The following was found in a 2nd-grade classroom in Kemerrer Wyoming. Archaeologists and Anthropologists are ecstatic over the find. I'll be publishing it in a three-part series. Read on: My name is Kyle W. It's a short name, I know. My father could not fit my full moniker into the registry, or so I'm told. On March 1, 1848, my family and I set out from Independence, Missouri in search of the lush plains and coast of the Oregon territory. This is our story. March 1, 1848. My Father, EBV, was a farmer from Illinois before he set us off down the Trail. We raised beets at a time when beets were unpopular, he tells me. His reasons do not matter. We will follow him wherever he goes--he is our Pa. Today, Pa took me and my three siblings--JBIII, Richard B, and Stacey A--to Matt's General Store to buy provisions. Pa tried to buy sufficient amounts of food, expensive clothes, ammunition, and wagon parts (in case our wagon breaks down), but he seemed almost proud that he could not buy enough to last the whole way. When I asked why this was, Pa said "Because we'll finish with triple the score as those dern Bankers from Chicago who have it easy." I don't understand what he means by score, but I'm assuming it means assets in Oregon. Maybe farmers are entitled to more land. Because we are so poor, Father only bought four oxen. Why Matt is selling oxen out of his General Store is beyond me, but we're grateful he was. It really simplified our purchase. Below is a picture of Matt. He scares me. March 7, 1848. After setting a steady pace, we traveled about 100 miles and pulled our wagon up to the Kansas River crossing. It was a cool day, our health was good, and we were ready for our first big river crossing. We spoke with some of the other people there, including one stranger who told us: "Can't afford to take a ferry. We're making our wagon into a boat. We'll turn it over, caulk the bottom and sides with pitch, and use it to float our goods across. Have to swim the animals Hope it doesn't rain--the river's high enough." Pa thought that was a good idea. I'm not so sure. The river looks rough, about 6 feet deep at the crossing. "Imagine the score!" Pa said. I still don't understand what he means, but I think it's a good thing. March 8, 1848. After waiting a day for the conditions to improve, the river miraculously dropped 3 feet overnight! We'll be caulking the wagon and floating her across the river tomorrow. March 9, 1848. SUCCESS! We had no problem floating the wagon down river... now it's on to the great WEST!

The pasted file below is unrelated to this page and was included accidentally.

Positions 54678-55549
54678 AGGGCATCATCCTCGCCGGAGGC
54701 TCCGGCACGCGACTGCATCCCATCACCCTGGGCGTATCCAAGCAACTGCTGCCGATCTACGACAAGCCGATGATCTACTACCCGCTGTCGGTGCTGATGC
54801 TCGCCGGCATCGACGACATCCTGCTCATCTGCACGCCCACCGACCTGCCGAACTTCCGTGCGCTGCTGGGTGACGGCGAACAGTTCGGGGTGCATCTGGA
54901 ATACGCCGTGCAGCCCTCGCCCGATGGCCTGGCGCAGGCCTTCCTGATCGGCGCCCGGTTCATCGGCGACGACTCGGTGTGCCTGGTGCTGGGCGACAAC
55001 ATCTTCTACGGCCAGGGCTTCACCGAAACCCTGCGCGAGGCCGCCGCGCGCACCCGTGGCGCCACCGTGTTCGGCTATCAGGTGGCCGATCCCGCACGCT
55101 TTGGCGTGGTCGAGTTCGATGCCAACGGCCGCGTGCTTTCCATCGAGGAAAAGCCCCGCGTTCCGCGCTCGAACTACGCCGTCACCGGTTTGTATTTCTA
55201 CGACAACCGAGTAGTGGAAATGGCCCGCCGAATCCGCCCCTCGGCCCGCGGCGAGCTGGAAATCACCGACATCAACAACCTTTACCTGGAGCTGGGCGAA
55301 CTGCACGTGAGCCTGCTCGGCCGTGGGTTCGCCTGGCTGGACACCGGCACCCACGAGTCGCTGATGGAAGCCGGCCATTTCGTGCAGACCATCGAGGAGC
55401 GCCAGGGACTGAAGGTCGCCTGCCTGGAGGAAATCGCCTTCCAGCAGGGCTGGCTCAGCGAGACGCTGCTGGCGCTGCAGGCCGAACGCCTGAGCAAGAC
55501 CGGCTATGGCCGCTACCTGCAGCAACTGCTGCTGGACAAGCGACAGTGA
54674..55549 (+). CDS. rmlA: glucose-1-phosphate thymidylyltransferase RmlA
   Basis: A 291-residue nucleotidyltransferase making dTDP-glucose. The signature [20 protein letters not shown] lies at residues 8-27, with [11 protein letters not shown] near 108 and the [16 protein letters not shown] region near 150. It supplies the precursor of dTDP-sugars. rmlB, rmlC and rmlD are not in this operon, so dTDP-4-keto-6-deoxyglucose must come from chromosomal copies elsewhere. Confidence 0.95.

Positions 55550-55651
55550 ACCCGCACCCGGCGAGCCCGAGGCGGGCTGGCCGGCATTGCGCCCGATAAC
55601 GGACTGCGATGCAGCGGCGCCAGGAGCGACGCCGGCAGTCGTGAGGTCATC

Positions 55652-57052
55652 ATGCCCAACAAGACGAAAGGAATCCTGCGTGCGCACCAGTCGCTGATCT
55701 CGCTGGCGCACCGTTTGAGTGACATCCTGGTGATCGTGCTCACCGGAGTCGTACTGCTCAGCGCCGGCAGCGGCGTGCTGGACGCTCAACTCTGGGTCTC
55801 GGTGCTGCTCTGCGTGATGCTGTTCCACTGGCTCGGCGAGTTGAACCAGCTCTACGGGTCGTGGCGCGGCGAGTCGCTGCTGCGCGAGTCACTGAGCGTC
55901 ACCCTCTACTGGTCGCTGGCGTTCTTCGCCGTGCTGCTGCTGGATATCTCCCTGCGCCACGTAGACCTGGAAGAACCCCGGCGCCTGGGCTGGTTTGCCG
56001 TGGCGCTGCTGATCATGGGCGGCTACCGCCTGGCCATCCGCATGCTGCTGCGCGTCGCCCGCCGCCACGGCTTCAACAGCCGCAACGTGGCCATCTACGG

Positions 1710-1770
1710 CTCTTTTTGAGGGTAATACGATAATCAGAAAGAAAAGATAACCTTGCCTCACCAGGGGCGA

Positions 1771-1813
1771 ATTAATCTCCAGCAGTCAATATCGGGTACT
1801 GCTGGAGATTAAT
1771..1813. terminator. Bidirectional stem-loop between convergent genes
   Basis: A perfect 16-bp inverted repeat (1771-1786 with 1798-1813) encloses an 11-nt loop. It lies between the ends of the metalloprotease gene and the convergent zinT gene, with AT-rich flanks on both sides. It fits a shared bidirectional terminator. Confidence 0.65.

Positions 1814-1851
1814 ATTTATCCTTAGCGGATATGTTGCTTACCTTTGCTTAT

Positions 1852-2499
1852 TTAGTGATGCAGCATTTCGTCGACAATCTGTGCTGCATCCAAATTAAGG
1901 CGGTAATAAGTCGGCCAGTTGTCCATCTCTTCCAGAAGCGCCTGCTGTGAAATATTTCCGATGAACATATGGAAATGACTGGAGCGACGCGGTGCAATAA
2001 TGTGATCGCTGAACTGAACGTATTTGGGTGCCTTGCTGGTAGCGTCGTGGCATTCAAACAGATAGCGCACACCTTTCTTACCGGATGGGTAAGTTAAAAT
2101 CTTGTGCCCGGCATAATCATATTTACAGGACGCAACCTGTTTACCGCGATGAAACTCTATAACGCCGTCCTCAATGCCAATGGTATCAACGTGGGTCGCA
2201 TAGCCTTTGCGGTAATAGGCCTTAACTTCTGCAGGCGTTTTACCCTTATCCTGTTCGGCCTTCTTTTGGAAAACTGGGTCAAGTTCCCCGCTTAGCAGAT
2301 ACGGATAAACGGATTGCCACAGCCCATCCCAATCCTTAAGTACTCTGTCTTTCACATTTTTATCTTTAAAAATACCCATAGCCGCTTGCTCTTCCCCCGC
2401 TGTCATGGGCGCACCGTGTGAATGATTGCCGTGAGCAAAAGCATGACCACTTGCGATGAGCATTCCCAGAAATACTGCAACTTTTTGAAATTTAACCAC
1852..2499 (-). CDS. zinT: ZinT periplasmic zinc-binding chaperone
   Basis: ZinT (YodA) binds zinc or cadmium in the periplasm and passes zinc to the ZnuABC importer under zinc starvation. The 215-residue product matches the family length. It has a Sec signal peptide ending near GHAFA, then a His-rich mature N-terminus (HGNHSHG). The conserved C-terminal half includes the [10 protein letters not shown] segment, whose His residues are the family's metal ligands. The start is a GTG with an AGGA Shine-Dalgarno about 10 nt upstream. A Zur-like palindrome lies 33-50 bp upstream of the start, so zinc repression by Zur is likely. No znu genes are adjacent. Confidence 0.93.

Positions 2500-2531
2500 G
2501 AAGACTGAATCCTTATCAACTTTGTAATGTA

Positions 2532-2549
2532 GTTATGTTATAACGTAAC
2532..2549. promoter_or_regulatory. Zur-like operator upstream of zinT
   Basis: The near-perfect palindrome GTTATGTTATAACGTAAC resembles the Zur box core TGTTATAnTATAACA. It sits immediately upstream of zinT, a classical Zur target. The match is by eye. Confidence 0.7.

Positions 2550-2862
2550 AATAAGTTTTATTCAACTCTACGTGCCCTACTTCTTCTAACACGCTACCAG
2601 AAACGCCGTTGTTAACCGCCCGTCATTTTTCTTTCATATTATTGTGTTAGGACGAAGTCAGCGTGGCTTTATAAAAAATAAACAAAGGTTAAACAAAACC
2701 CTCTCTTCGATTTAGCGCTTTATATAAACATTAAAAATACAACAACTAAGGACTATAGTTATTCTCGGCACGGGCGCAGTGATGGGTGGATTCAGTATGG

I Am Not Alone!

Bless you Stephen King, you creepy, creepy saint of a man! :D Check out this interview with the master of pop fiction here. Vindicated!

I Can't Sleep

I Can't Forget I Believe I Can't Let Go I Imagine I Can't Move I Breathe I Can't Drink I Stop I Can't Think I Thought Well... I Dream I'm here; [gerund] in the dark. I Don't Even Have the Key to the Mailbox! My future's in there. I Can Only Tap Out My Heart... ...and my Keystroke is Stuck...............................................................................................